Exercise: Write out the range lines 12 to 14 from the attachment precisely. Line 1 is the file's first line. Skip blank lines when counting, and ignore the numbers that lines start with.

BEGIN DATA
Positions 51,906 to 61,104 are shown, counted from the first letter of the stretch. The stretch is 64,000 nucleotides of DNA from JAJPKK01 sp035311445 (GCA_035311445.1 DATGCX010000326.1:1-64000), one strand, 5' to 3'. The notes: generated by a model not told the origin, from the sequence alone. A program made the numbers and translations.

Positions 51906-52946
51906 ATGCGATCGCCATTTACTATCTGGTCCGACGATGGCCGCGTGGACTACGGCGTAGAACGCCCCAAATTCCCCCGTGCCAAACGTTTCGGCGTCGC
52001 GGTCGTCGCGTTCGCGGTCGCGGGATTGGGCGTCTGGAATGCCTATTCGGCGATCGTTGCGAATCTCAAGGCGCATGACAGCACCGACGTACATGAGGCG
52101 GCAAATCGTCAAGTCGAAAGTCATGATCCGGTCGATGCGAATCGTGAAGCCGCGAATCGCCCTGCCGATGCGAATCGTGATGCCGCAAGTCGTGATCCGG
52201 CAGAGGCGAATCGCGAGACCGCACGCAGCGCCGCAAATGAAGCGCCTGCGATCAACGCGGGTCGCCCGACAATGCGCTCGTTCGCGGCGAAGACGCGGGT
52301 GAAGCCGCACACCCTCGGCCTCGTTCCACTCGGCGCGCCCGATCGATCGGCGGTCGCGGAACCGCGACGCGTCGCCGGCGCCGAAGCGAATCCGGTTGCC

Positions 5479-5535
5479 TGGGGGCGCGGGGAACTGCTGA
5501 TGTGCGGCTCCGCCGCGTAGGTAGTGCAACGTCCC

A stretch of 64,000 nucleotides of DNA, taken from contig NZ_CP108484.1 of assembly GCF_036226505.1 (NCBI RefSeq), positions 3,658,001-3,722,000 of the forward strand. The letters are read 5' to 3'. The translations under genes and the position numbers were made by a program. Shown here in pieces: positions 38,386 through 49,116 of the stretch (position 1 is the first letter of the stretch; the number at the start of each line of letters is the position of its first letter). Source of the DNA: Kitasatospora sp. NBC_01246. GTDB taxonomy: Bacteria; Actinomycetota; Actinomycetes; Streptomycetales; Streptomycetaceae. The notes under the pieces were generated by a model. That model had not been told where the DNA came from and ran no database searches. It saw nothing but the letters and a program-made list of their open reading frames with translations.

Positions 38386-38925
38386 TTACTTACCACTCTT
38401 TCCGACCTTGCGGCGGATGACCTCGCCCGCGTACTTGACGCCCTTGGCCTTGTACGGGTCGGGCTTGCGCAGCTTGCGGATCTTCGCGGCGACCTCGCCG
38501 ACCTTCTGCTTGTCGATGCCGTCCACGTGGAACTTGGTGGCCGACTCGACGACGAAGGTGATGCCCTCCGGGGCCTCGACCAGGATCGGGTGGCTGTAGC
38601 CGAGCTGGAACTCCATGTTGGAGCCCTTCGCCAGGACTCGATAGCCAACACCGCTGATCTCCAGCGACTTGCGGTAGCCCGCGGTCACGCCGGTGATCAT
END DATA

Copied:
Positions 38386-38925
38386 TTACTTACCACTCTT
38401 TCCGACCTTGCGGCGGATGACCTCGCCCGCGTACTTGACGCCCTTGGCCTTGTACGGGTCGGGCTTGCGCAGCTTGCGGATCTTCGCGGCGACCTCGCCG